5–½ misconceptions about my life on a cruise boat
“Trust me when I tell you, living on a cruise boat isn’t all champagne and rose petals.”
I own Arkadaslik Yachting, a small business offering custom cruises along the Mediterranean coast of Turkey and Greece on the 22-meter luxury gulet, Arkadaslik. I live on the boat with the Captain (my partner) and crew (a sailor and a cook), and we host guests during week-long cruises along the Mediterranean coast of Turkey and Greece.
While everyone on the team has specific roles and responsibilities, like most entrepreneurs, the bulk of my job description reads “other duties as required”. In other words, I pitch in whenever and wherever required. Whether it’s scrubbing pots and pans in our tiny galley, cleaning up after a “plumbing emergency”, or comforting a passenger with “sea stomach”, I do whatever it takes to make the business successful.
I’m surprised by how many people think my life is different than their own. Here are common misconceptions people have about my life cruising the Mediterranean.
Boats are expensive (and therefore, I must be rich)
So this first point is only partly true.
Consider that Arkadaslik is basically a floating hotel with 4 guest suites, staff quarters, indoor and outdoor seating areas, a kitchen, a bar, and unlimited access to Mother Nature’s swimming pool (aka the sparkling waters of the Mediterranean). How much would you pay for something like that on land? The purchase price for Arkadaslik was approximately the same as a single-family home in Canada.
However, the maintenance costs for a wooden boat are staggering. Each year, we spend about half of our income on routine maintenance, emergency repairs, and upgrades. Why so much? Well, safety is the primary reason. (It would be terrible for our reputation if the boat sank.)
But, mention “marine grade” or a harbour address to a vendor or service man, and costs double, or sometimes triple, what we’d pay for the exact same thing on land. It’s crazy!
So, buying a boat – not so expensive. Maintaining a boat – very expensive. And maintenance is required whether we have guests or not. So trust me when I tell you, “I’m not rich”.
Exploring the Mediterranean every day is exciting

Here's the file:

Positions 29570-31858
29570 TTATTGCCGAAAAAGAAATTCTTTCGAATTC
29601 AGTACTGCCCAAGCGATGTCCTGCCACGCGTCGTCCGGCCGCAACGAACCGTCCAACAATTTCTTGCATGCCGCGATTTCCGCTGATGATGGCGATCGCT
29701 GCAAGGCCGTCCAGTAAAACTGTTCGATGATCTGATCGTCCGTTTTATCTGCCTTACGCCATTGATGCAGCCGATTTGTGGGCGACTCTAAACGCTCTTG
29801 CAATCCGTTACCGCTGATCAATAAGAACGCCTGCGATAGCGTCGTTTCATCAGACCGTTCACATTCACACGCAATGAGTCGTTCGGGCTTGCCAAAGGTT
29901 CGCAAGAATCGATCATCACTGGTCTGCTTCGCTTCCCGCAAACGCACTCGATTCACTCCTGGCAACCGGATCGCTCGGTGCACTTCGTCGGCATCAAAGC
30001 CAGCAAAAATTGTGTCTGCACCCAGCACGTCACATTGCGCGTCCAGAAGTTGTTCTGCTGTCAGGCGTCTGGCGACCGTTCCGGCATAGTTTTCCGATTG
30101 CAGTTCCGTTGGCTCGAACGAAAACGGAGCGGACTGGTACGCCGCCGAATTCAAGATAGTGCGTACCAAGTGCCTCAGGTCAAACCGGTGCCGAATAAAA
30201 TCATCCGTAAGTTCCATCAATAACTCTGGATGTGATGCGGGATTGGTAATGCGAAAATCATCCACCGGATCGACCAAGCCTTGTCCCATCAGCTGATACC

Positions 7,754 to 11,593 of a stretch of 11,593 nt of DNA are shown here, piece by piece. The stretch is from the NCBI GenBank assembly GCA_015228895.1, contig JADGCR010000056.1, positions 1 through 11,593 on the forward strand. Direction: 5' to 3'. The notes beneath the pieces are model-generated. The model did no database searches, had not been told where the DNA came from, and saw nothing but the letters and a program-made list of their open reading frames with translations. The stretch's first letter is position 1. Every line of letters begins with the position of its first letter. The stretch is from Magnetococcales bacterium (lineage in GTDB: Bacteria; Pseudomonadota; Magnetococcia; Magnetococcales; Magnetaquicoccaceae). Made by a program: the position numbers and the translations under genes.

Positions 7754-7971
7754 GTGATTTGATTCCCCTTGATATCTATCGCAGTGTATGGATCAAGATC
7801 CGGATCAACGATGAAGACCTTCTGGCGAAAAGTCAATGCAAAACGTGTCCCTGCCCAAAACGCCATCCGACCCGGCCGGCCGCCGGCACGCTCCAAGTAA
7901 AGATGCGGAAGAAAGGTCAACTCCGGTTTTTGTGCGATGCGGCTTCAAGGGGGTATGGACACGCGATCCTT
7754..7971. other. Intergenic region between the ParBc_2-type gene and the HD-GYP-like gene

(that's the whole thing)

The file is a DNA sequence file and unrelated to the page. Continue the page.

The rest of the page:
I love exploring every inch of the coastline. The history, the culture, the people, the scenery – all amazing! But – I hate to confess this – there are times during our cruises when I’m bored silly. Usually, it happens on the third or fourth day at sea, after all the passengers have settled into the rhythm of the boat. The sun is warm. There’s a beautiful breeze. We’re cruising from one awesome destination to another. And all the guests fall asleep. It happens. On. Every. Single. Cruise.
Wonderful for our guests. Not so exciting for me. Boring, in fact.
Sometimes, I use the time to catch up on correspondence or computer work. I might head to the cabin and watch an episode of Grey’s Anatomy, Murder She Wrote, or The West Wing on the laptop. Or, if the sea is calm, I’ll shave my legs, floss my teeth or pluck my eyebrows. (Note: You can’t do these last three activities if there’s significant swell.) But usually, I waste time doing nothing until our guests wake up for their next meal…
I feast every day
Everybody knows that you gain weight on a cruise. Let’s face it, cruise food IS fantastic – and our’s is especially good. Three squares a day – with mezes and salads and breads and pastas and main courses and fruit plates. Plus snacks. And afternoon tea. And desserts. And endless drinks. And visits from the ice cream man. And the pancake lady. Honestly, if I ate and drank like our guests, I’d weigh as much as the boat!